So, 8 ½ is about is an Italian film from 1963 by master filmmaker Federico Fellini. It focuses on famed director Guido Anselmi (Marcello Mastroianni) is working on his latest movie which is part science fiction, part commentary on Catholicism, but most importantly primarily autobiography.

Despite Anselmi declaring that this movie should be an easy one to make, he is having problems with his artistic vision, specifically as he does not want to tell a lie on screen. From the stress, he has checked himself into a spa to help him with many of his problems, both professional and personal.

As he works through these problems, he reminisces about his childhood and fantasizes about how he either sees things playing out or how he hopes they will play out. Surrounding him at the spa and/or on set are many of the real life people who will be portrayed on screen including: his wife Luisa who he loves but who he does not fully understand especially as it relates to their marriage; his mistress Carla, the antithesis of Luisa; and an actress named Claudia who he sees as providing his ultimate salvation.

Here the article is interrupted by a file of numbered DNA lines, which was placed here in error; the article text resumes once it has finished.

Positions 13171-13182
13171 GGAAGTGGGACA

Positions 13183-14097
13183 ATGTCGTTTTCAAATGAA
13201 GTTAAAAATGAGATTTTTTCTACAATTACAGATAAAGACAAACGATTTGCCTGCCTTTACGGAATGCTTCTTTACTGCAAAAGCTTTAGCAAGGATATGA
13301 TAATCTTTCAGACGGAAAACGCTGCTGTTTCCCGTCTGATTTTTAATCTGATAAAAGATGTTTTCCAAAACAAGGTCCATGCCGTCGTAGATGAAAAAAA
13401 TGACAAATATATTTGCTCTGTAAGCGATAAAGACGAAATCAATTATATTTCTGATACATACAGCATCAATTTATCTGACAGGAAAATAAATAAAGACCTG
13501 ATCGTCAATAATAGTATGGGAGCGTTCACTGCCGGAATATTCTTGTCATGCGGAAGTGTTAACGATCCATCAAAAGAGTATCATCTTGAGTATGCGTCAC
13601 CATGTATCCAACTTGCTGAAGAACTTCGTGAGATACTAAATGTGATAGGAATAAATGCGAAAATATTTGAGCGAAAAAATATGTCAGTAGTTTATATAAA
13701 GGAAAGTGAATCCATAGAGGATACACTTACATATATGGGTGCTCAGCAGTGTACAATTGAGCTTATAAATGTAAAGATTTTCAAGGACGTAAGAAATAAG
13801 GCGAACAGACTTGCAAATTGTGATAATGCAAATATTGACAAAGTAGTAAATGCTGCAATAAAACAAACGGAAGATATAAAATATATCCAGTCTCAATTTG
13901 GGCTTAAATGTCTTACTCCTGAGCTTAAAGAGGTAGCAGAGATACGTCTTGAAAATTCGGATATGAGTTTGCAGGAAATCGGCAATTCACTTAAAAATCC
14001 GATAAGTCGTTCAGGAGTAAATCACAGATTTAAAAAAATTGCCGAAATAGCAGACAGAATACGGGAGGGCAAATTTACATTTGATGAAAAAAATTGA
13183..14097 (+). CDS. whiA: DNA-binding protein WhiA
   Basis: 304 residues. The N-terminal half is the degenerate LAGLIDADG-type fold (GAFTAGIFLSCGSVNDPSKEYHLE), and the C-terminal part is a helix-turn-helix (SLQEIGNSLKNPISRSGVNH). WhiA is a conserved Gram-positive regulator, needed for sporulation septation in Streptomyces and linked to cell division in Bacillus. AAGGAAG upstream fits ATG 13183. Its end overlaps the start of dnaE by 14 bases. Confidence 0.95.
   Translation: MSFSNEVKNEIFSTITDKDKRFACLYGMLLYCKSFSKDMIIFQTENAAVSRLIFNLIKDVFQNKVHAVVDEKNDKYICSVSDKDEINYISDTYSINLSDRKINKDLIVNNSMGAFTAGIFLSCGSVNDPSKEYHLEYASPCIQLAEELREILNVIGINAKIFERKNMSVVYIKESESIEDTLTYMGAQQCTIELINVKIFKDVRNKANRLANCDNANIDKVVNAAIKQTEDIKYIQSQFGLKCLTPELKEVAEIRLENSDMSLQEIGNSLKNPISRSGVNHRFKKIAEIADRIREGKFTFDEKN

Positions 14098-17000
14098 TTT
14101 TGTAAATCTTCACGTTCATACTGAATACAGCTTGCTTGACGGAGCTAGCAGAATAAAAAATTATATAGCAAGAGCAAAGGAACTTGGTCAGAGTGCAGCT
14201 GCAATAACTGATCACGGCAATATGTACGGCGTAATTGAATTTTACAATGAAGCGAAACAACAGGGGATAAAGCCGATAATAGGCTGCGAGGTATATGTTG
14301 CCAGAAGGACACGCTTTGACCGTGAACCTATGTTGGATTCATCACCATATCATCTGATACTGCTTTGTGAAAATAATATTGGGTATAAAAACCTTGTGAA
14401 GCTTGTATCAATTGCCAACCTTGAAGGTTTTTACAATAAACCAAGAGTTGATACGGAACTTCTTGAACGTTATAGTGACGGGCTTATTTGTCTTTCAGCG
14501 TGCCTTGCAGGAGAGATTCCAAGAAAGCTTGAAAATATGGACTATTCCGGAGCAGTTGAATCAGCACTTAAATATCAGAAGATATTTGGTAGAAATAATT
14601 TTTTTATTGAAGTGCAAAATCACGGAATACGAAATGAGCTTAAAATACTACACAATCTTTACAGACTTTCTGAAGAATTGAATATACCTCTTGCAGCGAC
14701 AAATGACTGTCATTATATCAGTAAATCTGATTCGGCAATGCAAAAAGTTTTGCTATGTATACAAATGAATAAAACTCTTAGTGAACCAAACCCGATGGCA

This is one of those metaphoric films of the revolutionary period of film making. While there is a general story (which is quite confusing if you try to watch it a such), but beneath is a much darker and hopeless story to be found. They just do not make movies like this, in fact, I believe this type of film making died out many decades ago, but at least we can still enjoy their skills from the past.